Given that the NFL playoffs begin this weekend and college basketball is heading into the fun of March playoff brackets, this seems like an appropriate time to take a look at the sport of running for president.
President Obama sits waiting on one side of the bracket for the final matchup in November having received a bye through all the primaries and caucuses. On the other side of the bracket are seven Republicans fighting for a chance to play in the championship game against him. And the actual game day, when winners and losers are picked, starts tomorrow in Iowa at the Republican caucus.
As we head into "January Madness" with a series of matchups in Iowa, New Hampshire, South Carolina and finally Florida on the last day of the month, let's see where things stand on the brackets and who is likely to emerge, and who might drop to a losers' bracket hoping to reemerge at a later date.
For most of this election cycle, the No. 1 seed has been Mitt Romney, the former Massachusetts governor. He has the campaign experience (he ran for president four years ago), his staff is well-organized and smart, and he has performed well in debates and on the campaign trail. Even when the flavors of the month have come and gone, he has remained in either first or second place every step of the way.
Is Romney the inevitable nominee as many are now suggesting? I would say he is the likely, but not inevitable, party choice. He still has two things to prove in this process. First, he has not come under sustained attack by any of the other candidates, as each of his major rivals has. When that day comes, and it will, it will test his and his campaign's acumen and sustainability.
Second, since Day One of this race, Romney has had a lid of support at just under 30 percent everywhere except New Hampshire. So when this playoff field is winnowed to three or four candidates, he will need to show he can break through that ceiling by winning early and demonstrating growth potential. This will be a big test for Romney. Can he win South Carolina or Florida when the field is smaller?
So when we look at the bracketology of this nomination process, let's see how things might come out in Iowa among the six candidates competing there. (Former Utah Gov. Jon Huntsman has gotten a bye from the first round and will face the Iowa "winners" in the next round in New Hampshire.)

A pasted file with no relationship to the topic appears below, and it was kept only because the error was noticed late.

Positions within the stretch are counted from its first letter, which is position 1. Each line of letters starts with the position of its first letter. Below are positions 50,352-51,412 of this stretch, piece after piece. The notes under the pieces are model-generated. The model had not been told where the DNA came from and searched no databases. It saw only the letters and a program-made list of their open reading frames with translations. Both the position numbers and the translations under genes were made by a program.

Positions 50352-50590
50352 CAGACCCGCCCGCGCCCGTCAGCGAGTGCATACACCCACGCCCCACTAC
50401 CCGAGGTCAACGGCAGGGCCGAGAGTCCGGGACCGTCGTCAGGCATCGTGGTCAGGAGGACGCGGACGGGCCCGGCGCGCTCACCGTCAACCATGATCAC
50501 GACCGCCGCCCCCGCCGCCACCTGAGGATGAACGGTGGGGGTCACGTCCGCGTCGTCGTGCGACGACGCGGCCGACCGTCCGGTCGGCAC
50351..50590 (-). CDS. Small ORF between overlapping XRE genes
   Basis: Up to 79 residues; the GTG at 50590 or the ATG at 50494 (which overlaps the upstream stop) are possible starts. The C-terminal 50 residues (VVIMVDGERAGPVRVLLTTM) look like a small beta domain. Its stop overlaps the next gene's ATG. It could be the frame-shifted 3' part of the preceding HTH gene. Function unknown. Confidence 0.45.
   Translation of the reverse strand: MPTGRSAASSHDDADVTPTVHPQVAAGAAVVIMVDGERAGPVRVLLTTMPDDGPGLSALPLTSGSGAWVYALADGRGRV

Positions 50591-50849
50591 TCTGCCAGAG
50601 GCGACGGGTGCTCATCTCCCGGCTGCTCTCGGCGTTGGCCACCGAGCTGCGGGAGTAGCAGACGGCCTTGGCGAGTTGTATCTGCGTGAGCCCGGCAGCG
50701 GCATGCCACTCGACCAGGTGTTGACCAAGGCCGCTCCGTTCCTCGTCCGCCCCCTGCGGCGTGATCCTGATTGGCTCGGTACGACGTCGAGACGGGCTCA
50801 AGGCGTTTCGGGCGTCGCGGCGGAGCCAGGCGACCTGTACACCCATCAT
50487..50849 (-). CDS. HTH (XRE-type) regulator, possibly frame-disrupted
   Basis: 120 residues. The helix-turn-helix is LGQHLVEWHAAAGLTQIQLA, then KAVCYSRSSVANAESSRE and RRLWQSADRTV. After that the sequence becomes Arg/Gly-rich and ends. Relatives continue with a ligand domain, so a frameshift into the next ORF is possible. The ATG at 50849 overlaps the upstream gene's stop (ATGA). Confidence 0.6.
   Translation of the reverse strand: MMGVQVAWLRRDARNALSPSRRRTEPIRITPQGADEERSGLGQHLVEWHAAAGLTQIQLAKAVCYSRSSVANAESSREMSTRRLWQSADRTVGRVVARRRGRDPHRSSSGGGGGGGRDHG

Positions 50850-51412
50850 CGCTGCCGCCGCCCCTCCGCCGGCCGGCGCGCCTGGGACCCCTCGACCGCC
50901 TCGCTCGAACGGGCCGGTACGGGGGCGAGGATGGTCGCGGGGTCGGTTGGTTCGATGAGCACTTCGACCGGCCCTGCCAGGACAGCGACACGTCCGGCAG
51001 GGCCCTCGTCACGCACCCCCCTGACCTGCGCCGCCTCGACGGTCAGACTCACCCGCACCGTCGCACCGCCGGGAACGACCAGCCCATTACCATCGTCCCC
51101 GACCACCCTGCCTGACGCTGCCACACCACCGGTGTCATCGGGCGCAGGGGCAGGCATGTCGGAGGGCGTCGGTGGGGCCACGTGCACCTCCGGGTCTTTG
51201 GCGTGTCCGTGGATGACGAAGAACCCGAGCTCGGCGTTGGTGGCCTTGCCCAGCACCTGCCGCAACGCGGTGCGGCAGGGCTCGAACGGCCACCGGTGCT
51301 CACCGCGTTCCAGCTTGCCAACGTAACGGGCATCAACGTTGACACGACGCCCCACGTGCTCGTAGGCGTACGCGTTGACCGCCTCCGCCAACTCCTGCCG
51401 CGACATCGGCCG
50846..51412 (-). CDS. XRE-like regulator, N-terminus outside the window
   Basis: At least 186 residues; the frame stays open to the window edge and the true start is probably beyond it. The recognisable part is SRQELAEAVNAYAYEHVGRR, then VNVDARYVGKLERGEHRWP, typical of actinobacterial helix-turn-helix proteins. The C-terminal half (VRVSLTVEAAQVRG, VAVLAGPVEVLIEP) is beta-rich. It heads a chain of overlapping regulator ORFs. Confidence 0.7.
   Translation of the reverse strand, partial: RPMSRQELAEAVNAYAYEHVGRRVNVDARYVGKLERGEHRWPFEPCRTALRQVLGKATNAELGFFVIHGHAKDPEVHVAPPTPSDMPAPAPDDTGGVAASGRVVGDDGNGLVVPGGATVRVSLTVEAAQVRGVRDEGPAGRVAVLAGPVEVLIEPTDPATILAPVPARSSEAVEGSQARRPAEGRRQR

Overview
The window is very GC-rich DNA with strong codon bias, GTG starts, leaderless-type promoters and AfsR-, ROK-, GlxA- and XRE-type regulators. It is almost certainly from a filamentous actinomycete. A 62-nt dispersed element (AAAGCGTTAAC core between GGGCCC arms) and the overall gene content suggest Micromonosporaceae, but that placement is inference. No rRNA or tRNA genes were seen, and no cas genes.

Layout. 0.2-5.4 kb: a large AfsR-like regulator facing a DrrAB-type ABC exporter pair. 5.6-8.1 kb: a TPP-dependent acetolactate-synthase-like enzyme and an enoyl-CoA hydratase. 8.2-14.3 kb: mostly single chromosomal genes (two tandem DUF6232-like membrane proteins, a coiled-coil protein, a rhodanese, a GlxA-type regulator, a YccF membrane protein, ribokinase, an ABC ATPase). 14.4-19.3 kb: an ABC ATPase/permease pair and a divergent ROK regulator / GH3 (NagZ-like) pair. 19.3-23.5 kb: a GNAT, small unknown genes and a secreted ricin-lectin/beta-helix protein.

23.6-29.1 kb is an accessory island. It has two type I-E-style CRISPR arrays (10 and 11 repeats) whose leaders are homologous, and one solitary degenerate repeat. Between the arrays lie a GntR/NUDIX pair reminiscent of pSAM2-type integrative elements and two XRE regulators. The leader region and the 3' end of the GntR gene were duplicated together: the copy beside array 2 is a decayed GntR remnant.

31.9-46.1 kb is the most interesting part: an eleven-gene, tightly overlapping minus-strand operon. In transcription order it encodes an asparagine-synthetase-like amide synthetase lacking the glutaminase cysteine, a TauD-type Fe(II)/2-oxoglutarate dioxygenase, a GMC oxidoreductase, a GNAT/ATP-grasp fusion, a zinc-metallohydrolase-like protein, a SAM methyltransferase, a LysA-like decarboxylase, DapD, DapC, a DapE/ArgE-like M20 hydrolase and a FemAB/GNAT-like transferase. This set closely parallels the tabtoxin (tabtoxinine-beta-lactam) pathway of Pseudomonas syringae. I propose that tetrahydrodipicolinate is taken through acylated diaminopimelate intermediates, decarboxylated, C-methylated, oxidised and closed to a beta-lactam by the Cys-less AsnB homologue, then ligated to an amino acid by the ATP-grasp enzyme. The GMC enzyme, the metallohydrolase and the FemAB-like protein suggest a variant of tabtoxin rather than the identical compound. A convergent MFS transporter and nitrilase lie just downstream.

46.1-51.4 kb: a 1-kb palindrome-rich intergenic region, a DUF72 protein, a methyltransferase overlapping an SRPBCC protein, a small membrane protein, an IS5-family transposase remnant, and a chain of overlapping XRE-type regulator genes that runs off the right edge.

Let's pair Romney and Rep. Michelle Bachman of Minnesota, who is the No. 6 seed in Iowa. Another good pairing would be the rising Rick Santorum against the falling Newt Gingrich. And the final Iowa pairing might be the stability of Rep. Ron Paul's polling versus the up and down nature of Texas Gov. Rick Perry's candidacy.
So how will things turn out tomorrow night?
It seems that the "winners" coming out of Iowa will be Romney, Santorum, and Paul, and the "losers" likely will be Bachmann, Perry and Gingrich. Each of the winners will go on to New Hampshire to compete for momentum going into the next round. The losers will likely drop into the losers' bracket, and while campaigning some in New Hampshire, they will set up for a fight in South Carolina to see if they can move back into serious play.
Much of how things will be "seeded" in New Hampshire will be determined by the order of the finish in Iowa and who among the candidates exceeds or falls below expectations. The likely result is three winners moving on with strength into New Hampshire, and three losers heading to the warm sun of South Carolina hoping to reemerge out of the Southern regional.
And again, while the No. 1 seed - Romney - is a good bet, he is no sure thing. He needs to see if he can take a beating under the boards, and if he can win in a higher-scoring shootout.
Ya gotta love this game!